Dogless

How true it is that you really appreciate something or someone when you no longer have it. I have been a dog guide user since 1982, when I got my first Seeing Eye named Mindy. Between dogs, that is after 1 dies or retires, or in the case of Cisco, is reassigned, I renew my vow to never be dogless again if I can help it.

When I walk into a room full of strangers, I feel awkward and self conscious when I have only my white cane to identify me as someone who is blind. While I might get more help that way, I much prefer being regarded as an independent and self confident person with a beautiful and self confident dog to match. Striding into a room feels much better than tapping my way in. My apologies to any cane devotees, but you are surely much more proficient at cane travel than I.

Then there was this past Saturday, when the sun came out after weeks of cold dreary days, and the temperature rose to 52. what a perfect day for an outdoor activity, like taking a good long walk. But where was I? Inside, reading a book. Sure, I could have unfolded the white cane and made my way down the street, but again, that would be far from invigorating and stressful besides.

Today, as I walked across the lobby of my mothers assisted living home, holding the elbow of an aid, I noted that Id have to make arrangements for her to come back for me at the end of my visit. Yes, I could practice walking through the lobby, but what if a person in a wheelchair, or person using a walker, or worse yet, a wobbly person with no equipment at all, would cut in front of me, across my practiced path? It might be dangerous for us both. A guide dog would take me around such obstacles, and I wouldnt even know they were there.

Yes, Im counting the days when I can return to the Seeing Eye to train again with a new, energetic, bright, and beautiful guide. We all miss Cisco, for various reasons, but well all just have to fall in love again with a new love of my life.

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Goodbye to Cisco

Saying goodbye to Pippen as she went off to retirement in May was heart-wrenching enough. Did I really have to go through that again with Cisco in December?

2013 has been a roller coaster of emotions and joyfulness, unhappiness, frustrations, and blessings. You might have wondered where Ive been for the last month or so, but by the time you read this, youll understand why I havent posted anything on my blog since Nov. 28. This is not going to be one of those dreadful Christmas letters, but Ive been reflecting on my year, particularly the last month, and I see a theme. Last year at this time, I wrote about my anticipation for a better year than 2012. Well, here I am again, raising my glass to the same toast.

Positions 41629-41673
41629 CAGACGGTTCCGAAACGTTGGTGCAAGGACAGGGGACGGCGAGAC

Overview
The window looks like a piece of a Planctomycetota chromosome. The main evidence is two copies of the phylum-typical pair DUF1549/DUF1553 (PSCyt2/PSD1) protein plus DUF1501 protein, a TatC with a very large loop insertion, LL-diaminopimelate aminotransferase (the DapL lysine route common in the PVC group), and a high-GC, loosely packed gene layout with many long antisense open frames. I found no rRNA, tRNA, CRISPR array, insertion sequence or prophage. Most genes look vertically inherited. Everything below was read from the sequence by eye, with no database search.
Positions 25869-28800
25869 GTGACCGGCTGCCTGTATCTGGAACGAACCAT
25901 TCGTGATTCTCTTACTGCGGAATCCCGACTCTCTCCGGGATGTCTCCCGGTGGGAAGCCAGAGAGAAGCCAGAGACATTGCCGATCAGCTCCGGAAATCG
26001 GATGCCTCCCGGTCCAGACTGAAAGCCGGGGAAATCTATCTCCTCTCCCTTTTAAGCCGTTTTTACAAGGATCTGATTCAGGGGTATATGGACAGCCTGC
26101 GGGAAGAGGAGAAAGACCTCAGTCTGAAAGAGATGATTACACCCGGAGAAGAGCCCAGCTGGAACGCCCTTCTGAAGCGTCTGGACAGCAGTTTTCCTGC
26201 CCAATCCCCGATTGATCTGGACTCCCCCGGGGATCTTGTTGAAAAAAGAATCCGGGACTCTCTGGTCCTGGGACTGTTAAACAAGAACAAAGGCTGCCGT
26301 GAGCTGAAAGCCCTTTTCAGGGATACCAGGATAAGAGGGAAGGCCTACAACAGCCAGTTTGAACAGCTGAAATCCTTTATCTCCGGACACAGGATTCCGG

On the plus side, an old friend reentered my life after 15 years of absence. All year, he has made my life so much easier that I cant begin to count the ways, but they include fixing things around the house, taking me to run errands, treating me to many lunches and dinners, and helping me with training my new Seeing eye ® dog. Any blind person reading this post will understand what a blessing Dan has been. I am also deeply grateful to a loving daughter, Kara, who has been a sounding board for me as I deal with the anguish and frustrations I face with my elderly mother, and for devoting many days away from her family to help me with my back surgery, teaching my new dog the routes we would be using around town, and giving me some relief with my care-giving for my mom. My friend, Lynda, gave me a weeks respite at her Florida condo in April, and I had recovered enough from my back surgery in January to hike with my Hen Hike friends in October in NH.

On the minus side, it has been a year of replacement of things broken. Starting with my microwave and my bread machine, which both suddenly died, my garbage disposal and my vacuume cleaner, both of which had to be replaced after sudden death, and ending with both my computers crashing last week, there is 1 event that casts the deepest shadow of all. After 6 months of hard work and dedication to the success of my relationship with my new guide dog, Cisco, I finally had to admit that it just wasnt going to happen. I worked harder with this dog than I did with my first 3, all put together, and he tried hard too. But after several serious mistakes, a lack of motivation on his part, and the honest observation of an instructor, who came out to troubleshoot, it was beginning to look like this was indeed a mismatch. Considering that I would have 810 years of frustration, and Cisco would too, we all agreed that it was time to stop, be realistic, and start all over again with a new dog in February of next year. Meanwhile, Cisco has returned to The Seeing Eye and will most likely be matched with someone with a slower walking pace and a simpler life style. Legally, I had the right to keep him as a pet, but I knew that wasnt the right thing to do. He was bred to be a guide dog and trained to be a guide, so he deserves a chance to fulfill that destiny. Believe me, this was one of the hardest decisions Ive ever made, Because Cisco is so sweet, so gentle, and so beautiful. I know Im in for disbelief and disapproval from casual acquaintances, but my close friends know how hard Ive struggled. The end of a relationship is devastating to everybody, but like the close of a difficult year, it means the opportunity for starting a new and better future.